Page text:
One of our core values, “Establish Balance,” has taken on even more meaning in a distributed work environment. When you’re working where you live, you have to take extra steps to separate the two. I love seeing blocks on people’s calendars for afternoon walks or time with family. In support of balance, our Flex-Friday program encourages a meeting-free day of the week dedicated to heads-down work and personal development (or time to create a righteous logo for your team).
Through programs like Flex Friday and our flexible PTO policy, we empower our team to work in the way that’s best for them and to unplug when they need to. There is joy in flexibility.
This fall, while the days were still long and the COVID graphs were still short, we were able to get our team together in-person for the first time since we went remote. To minimize travel, we hosted a series of local, outdoor events called Roachella, full of art, games, food, music, and most importantly, people! Being able to meet coworkers who I’ve only ever seen on screens was absolutely incredible. As each person walked up to our event, the reception was not unlike those viral videos of family dogs seeing their owner come home from college. It was a bunch of us ecstatic to see one another at last.
The events themselves were a blast, but what excited me most of all was that the warm receptions weren’t limited to folks who have been at Cockroach for a long time. People who had joined in the weeks before Roachella were welcomed with the same enthusiasm as everyone else. Whether or not we’re in-person, that welcoming feeling persists in our culture. Through our onboarding process, through our engagements, and through the way we come together to celebrate. There is joy in community.
Cockroach Labs did not hire me to be a DJ, nor did they hire me to be a “Culture Cowboy,” or a “Workplace Wizard,” or “Optimist Prime,” or any of the other made-up titles I’ve amassed in my email signature over the years. In fact, it’s a wonder Cockroach Labs hired me at all. At a time when a lot of similar companies were laying off Culture and Workplace teams in response to the pandemic, I was encouraged to double down on my cultural efforts. More than anywhere I’ve worked, Cockroach Labs has intentionally and consistently invested in creating a culture of belonging, support, curiosity, excellence, and of course, JOY.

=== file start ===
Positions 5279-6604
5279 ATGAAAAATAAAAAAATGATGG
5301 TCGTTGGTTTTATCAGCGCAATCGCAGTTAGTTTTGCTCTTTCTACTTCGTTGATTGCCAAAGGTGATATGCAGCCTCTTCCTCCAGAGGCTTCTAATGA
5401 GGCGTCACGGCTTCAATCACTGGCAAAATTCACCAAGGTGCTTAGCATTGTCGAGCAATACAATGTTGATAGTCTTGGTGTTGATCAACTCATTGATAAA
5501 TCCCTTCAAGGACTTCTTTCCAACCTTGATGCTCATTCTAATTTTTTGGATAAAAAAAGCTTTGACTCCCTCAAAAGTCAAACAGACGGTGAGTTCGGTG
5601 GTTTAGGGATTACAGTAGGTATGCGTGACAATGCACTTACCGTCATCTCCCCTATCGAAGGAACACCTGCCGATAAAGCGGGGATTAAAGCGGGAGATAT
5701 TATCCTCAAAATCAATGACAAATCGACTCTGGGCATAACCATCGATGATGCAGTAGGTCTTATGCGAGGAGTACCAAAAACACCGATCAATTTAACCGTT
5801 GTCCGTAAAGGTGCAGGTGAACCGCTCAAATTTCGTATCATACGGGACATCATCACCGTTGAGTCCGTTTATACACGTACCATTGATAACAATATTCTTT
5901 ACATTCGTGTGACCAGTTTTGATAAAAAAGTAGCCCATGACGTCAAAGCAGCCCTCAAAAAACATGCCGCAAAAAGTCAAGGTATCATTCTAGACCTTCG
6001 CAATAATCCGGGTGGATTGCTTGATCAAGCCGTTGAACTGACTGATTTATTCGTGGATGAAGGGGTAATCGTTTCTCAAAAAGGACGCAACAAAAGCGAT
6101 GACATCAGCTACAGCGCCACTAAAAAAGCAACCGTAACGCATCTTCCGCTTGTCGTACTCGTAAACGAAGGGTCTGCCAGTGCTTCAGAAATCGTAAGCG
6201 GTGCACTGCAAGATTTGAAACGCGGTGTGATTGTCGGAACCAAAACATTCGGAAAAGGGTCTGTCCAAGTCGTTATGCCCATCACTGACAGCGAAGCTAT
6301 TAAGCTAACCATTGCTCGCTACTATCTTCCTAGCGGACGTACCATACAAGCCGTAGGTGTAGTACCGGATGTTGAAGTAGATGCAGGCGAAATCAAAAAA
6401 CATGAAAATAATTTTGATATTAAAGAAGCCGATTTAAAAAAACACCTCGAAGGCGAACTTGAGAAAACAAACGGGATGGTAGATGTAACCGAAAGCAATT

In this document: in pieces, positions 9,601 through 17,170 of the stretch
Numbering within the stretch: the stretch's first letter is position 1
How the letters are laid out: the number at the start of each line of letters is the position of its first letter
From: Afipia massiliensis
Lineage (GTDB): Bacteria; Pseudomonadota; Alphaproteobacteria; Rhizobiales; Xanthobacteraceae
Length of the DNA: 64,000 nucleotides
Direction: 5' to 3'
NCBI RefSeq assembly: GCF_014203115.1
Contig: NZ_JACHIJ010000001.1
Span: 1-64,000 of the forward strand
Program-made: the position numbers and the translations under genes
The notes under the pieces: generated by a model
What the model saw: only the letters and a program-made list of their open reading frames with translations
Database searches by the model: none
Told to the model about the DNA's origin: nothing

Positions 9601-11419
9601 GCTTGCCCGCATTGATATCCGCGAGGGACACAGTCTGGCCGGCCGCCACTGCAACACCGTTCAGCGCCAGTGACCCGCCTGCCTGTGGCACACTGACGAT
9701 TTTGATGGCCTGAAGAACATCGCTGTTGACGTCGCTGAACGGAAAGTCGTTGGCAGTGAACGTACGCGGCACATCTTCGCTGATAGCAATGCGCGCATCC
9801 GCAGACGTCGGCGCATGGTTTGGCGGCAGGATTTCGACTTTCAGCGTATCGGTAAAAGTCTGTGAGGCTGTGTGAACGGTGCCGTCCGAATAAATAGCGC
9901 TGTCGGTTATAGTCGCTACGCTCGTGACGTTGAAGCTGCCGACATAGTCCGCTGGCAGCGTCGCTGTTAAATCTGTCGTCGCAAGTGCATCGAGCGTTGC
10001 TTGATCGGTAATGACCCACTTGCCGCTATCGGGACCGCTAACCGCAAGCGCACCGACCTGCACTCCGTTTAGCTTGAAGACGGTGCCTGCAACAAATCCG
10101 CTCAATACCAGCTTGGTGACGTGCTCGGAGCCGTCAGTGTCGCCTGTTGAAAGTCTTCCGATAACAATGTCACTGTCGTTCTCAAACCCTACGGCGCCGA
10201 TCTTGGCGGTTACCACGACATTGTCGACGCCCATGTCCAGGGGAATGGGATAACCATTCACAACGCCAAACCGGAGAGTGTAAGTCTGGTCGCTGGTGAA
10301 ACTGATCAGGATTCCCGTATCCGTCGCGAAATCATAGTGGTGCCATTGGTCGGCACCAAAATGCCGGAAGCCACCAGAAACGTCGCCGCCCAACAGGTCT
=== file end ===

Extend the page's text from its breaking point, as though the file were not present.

I’m hard-pressed to find anyone who has not experienced some loss of motivation over the course of the pandemic, I know I certainly have. But for every moment when I’m feeling a bit burnt out, I have another flash of excitement, some reminder that this, too, shall pass. A peer ack poem that gets a raucous applause, a Tea Time event where a coworker teaches embroidery, an ugly holiday sweater competition run through an app built on our database, or a sea of smiling faces every Tuesday at 12 as “Good 4 U” fades to a close. Creating a culture of joy takes work and preserving it takes even more. I’m thankful to be at a company that commits to that work everyday, a company that doesn’t hire DJ’s but claps along to the music all the same.
Join us in joy. Check out our careers page.